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New Study Aims to Stop Disease That Threatens Kansas Wheat

Researcher has been awarded a two-year $150,000 postdoctoral fellowship to lead a study on the genetics of barley yellow dwarf viruses

Kansas State University

Barley yellow dwarf virus-infected Kansas winter wheatBarley yellow dwarf virus-infected Kansas winter wheat shows stunting, center, and yellow leaf tips in May 2016. The inset shows the severely stunted wheat tillers and red-tipped leaves that are typical effects of the disease.Photo courtesy of Alma G. Laney

MANHATTAN — With the help of a federal fellowship, a Kansas State University plant pathology postdoctoral research associate will study a serious disease that has caused substantial losses to wheat and other grain crops in Kansas and around the world.

Alma G. Laney has been awarded a two-year $150,000 postdoctoral fellowship to lead a study on the genetics of barley yellow dwarf viruses, which cause barley yellow dwarf. This disease of wheat and other grains worldwide is carried from plant to plant by sap-sucking aphids. In years with severe outbreaks, the losses to Kansas wheat growers have been significant. In 2012, the disease caused a 2.3 percent yield loss in the state that was estimated to be worth $78 million dollars.

The fellowship was awarded through the U.S. Department of Agriculture-National Institute of Food and Agriculture's Food, Agriculture, Natural Resources and Human Sciences Education and Literacy Initiative, or ELI.

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Laney's project is an extension of work on barley yellow dwarf in Kansas winter wheat that has been ongoing in the Kansas State University Plant Virus-Vector Interactions Lab and Center of Excellence for Vector-Borne Plant Disease Control. The project is led by Dorith Rotenberg, research associate professor of plant pathology at Kansas State University.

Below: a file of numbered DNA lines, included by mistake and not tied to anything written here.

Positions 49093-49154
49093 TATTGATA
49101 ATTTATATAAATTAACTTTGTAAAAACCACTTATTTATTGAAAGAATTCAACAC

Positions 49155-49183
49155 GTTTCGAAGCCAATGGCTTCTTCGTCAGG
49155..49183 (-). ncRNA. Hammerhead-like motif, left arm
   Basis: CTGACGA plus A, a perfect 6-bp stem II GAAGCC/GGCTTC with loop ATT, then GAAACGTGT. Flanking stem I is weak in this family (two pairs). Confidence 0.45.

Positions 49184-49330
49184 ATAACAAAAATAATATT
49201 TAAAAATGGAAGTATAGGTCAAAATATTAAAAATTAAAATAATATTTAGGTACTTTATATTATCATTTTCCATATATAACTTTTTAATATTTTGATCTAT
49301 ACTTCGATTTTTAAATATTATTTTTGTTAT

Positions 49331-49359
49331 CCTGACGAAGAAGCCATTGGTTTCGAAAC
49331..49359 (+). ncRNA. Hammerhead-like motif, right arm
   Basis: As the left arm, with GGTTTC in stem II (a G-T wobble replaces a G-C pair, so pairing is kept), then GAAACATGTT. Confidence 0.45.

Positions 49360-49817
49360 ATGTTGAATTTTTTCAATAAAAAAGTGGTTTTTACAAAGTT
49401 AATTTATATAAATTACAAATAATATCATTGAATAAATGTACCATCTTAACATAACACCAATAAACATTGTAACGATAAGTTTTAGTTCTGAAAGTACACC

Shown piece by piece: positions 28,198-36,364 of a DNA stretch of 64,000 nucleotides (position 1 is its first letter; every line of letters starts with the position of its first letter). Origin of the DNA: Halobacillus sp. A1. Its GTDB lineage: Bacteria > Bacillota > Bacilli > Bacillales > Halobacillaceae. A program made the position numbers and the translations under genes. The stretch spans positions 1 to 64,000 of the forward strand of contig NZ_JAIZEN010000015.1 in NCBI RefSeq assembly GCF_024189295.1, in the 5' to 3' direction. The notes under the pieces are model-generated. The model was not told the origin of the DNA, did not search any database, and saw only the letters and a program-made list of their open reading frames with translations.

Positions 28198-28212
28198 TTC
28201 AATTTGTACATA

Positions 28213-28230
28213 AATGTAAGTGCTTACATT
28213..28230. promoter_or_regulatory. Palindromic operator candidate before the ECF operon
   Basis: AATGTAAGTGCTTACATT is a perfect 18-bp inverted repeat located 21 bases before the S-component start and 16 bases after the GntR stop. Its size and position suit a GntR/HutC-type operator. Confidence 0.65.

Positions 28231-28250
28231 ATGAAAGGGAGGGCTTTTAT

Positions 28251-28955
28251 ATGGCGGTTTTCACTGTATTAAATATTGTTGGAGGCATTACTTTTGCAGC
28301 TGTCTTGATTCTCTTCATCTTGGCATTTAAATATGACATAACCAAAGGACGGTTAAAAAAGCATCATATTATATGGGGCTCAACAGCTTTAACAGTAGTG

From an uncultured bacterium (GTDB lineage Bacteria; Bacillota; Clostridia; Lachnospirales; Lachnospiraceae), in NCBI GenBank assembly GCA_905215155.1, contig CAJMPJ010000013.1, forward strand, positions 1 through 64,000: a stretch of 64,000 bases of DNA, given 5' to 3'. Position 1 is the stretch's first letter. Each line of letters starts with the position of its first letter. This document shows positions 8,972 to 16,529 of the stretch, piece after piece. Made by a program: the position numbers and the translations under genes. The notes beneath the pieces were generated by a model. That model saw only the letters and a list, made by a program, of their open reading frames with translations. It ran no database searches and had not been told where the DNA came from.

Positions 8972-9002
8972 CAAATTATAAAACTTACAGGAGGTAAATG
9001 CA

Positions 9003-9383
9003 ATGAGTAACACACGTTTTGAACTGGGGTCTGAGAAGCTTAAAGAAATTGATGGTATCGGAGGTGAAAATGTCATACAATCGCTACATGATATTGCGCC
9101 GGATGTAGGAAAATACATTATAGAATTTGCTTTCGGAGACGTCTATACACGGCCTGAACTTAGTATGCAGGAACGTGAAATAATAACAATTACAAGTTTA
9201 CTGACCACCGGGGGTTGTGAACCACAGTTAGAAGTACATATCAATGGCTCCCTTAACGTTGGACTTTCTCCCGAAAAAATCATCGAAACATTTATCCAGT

Rotenberg said Laney brings curiosity, enthusiasm, and rigor to virological research.

"Laney strategically developed a project of agricultural significance to tackle the problem of emergent plant viruses in Kansas wheat—an important and challenging project with big payoffs to stakeholders," Rotenberg said.

The 20-year average loss caused by barley yellow dwarf in Kansas is about 1 percent, a portion that adds up to significant losses over time. Rotenberg's lab discovered that barley yellow dwarf virus isolates in Kansas possess unique genetic characteristics that may explain their prevalence. Laney's project is developing tools to study the biological consequences of the genetic features of these viruses and determining if these features affect the spread of viruses via aphids. The results of the project will enhance understanding of how to control the spread of plant viruses in Kansas. 

The ELI fellowship program is intended to help train the next generation of agricultural scientists, extension professionals, and educators. This competitive fellowship supports innovative research as well as outlining a professional mentoring plan and a strategy for sharing new findings with both the scientific community and the general public.

"Laney's fellowship has launched a promising career for him in infectious disease research aimed at securing the U.S. food supply," Rotenberg said.